The environmental movement has come a long way from the days when Greenpeace activists hugged trees to demonstrate their commitment towards preserving forests. However, the job of harmonising economic growth with social progress, protection of the environment and natural resources remains a daunting one.
Said UN Secretary General Koffi in his World Environment Day message last week: "In 1992 at Rio de Janeiro, the international community achieved a conceptual breakthrough. No longer, it was hoped, would environmental issues be regarded as a luxury or afterthought. Rather, they would become a central part of the policy making process, integrated with social and economic development."
Malawi's President Bakili Muluzi did not attend the Rio meeting to hear the message. Had he done so, he may have found ways of managing famine and the vagaries of weather patterns that are now afflicting his country.
Instead, he blamed the International Monetary Fund (IMF) for a food crisis and a reform agenda that has failed to improve the lives of his people.
Muluzi was echoing comments made by two of his ministers who claimed the IMF asked his government to sell maize from strategic reserves to enable the state food agency to meet obligations on a commercial loan.
"If the IMF policies had not failed, we would not be where we are," said Muluzi. Too bad he missed Rio and its message regarding the need to integrate environmental issues like rainfall patterns with policies that address social and economic development.
Former Prime Minister of Norway Gro Harlem Brundtland defined Muluzi's predicament more concisely in her report, Our common future.
Africa, she said, tragically illustrated the ways in which economics and ecology interact destructively. However, she added, triggered by drought, its real causes lay deeper.
"They are to be found in part in national policies that gave too little attention too late to the needs of smallholder agriculture and to the threats posed by rapidly rising populations."
Brundtland's report mooted the sustainable development concept. It noted that in the end, sustainable development was not a fixed state of harmony but rather, a process of change in which the exploitation of resources, the direction of investments, the orientation of technological development and institutional change are made consistent with future as well as present needs. Painful choices have to be made but in the final analysis, the report notes, sustainable development must rest on political will.
In the political will department, Muluzi could probably have done better for his people. When bargaining with IMF, he probably should have been more pragmatic. When states and stakeholders come together at the World Summit on Sustainable Development to be held in South Africa later this year, he should be there aggressively negotiating a position for his country. So too should other African leaders.
Many of the environmental problems Africa faces today are unlike the ones which confronted the continent at independence. However they are of concern when one realises how since the 1950s and 1960s more people have fewer resources and are living out increasingly poverty riddled scenarios.
It used to be that rapid world-wide economic development realised over the past 200 years was based on classic economic concepts which assumed air and water were free resources and land together with minerals were inexhaustible.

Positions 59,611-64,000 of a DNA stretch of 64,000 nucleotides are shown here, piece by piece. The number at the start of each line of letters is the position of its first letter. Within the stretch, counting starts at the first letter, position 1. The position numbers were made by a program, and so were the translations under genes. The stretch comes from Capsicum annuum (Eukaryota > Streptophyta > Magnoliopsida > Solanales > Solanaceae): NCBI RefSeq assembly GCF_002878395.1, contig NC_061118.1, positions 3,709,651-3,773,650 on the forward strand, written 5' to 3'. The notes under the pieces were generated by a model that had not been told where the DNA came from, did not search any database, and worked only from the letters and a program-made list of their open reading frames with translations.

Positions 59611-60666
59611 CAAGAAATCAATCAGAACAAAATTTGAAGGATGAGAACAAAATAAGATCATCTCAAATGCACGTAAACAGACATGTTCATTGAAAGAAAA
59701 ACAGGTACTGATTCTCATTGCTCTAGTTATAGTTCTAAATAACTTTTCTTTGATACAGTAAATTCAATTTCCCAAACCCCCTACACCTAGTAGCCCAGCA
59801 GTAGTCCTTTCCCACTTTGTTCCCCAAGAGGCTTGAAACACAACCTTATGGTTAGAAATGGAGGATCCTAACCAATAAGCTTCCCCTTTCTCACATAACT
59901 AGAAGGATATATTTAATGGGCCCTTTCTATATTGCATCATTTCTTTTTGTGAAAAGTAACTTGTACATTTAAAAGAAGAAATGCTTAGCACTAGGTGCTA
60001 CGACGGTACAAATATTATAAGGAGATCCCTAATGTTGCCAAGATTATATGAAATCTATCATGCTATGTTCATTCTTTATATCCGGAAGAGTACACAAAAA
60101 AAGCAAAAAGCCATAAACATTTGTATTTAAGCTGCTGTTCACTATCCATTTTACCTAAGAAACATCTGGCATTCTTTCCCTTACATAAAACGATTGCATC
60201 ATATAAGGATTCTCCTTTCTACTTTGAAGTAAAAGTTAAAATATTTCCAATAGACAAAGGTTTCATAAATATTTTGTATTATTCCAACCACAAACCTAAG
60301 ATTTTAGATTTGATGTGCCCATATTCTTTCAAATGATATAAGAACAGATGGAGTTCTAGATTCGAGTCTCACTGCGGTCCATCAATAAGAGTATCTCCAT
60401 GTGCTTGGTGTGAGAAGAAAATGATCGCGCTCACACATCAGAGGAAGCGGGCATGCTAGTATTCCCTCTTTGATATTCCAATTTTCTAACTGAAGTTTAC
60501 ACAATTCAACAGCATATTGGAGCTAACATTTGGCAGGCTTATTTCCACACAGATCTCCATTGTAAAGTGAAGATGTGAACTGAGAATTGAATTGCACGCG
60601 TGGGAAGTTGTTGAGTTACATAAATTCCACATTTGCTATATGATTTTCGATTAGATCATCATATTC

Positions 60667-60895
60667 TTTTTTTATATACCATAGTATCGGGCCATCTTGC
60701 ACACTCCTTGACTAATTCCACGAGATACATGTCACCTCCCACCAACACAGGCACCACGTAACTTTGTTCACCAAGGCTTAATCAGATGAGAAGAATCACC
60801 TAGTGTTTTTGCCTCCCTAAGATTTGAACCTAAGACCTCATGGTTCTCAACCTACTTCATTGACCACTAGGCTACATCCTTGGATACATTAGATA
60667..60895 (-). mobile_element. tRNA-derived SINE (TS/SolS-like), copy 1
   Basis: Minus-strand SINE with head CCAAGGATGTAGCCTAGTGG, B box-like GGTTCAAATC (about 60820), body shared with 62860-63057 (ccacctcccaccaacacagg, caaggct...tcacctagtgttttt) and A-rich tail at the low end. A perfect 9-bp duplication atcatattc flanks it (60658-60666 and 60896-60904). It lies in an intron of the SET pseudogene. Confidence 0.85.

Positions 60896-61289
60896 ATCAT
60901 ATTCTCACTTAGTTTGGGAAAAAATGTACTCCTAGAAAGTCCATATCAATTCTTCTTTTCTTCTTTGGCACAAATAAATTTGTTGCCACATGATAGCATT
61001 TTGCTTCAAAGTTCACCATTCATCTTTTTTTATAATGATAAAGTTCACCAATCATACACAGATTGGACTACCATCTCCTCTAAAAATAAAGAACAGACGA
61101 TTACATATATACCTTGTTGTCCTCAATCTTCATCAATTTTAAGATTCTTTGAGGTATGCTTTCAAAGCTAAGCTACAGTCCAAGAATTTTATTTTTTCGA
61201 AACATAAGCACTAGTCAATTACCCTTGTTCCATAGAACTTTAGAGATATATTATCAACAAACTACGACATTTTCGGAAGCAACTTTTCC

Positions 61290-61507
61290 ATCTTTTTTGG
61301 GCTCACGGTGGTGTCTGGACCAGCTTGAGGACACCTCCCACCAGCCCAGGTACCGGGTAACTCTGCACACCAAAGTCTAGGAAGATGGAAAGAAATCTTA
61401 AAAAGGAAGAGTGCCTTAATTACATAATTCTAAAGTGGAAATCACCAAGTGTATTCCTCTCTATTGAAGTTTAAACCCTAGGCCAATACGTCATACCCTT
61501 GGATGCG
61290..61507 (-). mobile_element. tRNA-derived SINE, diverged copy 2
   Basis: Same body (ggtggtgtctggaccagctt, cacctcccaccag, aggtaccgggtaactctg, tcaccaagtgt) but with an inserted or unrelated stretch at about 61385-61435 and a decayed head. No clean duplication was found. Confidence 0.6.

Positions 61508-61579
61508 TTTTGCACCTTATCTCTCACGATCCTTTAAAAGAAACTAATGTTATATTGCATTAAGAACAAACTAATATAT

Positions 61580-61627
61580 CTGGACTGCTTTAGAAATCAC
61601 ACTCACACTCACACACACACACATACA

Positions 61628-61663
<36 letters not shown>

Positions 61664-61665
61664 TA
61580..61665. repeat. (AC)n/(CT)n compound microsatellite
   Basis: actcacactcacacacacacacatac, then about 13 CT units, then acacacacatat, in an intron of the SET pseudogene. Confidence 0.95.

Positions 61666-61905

Today, it is said that the increasing toxicity of the air we breathe, the water we drink, and the earth we walk on is so critical to the lives and well being of all of us that political bargaining is nothing less than an exercise in negotiating the survival of society.
Several stumbling blocks loom in the path towards sustainable development. Says Gunnar Sjostedt of the Swedish Institute of International Affairs, Stockholm.
One has to do with the rise in potential for mass destruction- overtly through military means and, subtly, through the effect that economic development can have on environment.
A second drawback says the editor of a book, International Environmental Negotiation, lies in the growing disparity in social, political, economic and technological disparity between the North and the South.
If this trend continues, within 50 years, 80 per cent of the world1s population will live in grossly underdeveloped areas. The remaining 20 per centy will be morally choking on human poverty and physically choking on a degraded environment.
The main actors in international negotiations are national government and their agents. It is true that African governments could not actively negotiate with colonial powers in establishing development patterns focused mainly on economic growth, with the export of key commodities and natural resources as a major feature. It is also true that reinforcement in a post independence era came in the form of aid programmes from industrialized countries and the lending policies of the World Bank and IMF.
However, in the year 2002, African governments should be capable of developing sustainable national environment policies. They should take advantage of their right to participate in treaty-making processes which codify measures that control the process.
While the basic treaty making elements usually involve lawyers, it is scientists who ring the alarm when new threats to the environment manifest themselves.
In the year 2002, Africa has many who can make valuable inputs at the pre-negotiation phase.
Can Muluzi along with other African leaders make use of these resources? Can they make their presence felt at the forthcoming World Summit on Sustainable Development? Political will is critical. Can they muster enough to negotiate a way forward that takes Africa beyond famine, drought, poverty, HIV/Aid and the range of chronic environmental problems beleaguering this continent? It is not good form to complain and blame others after the fact.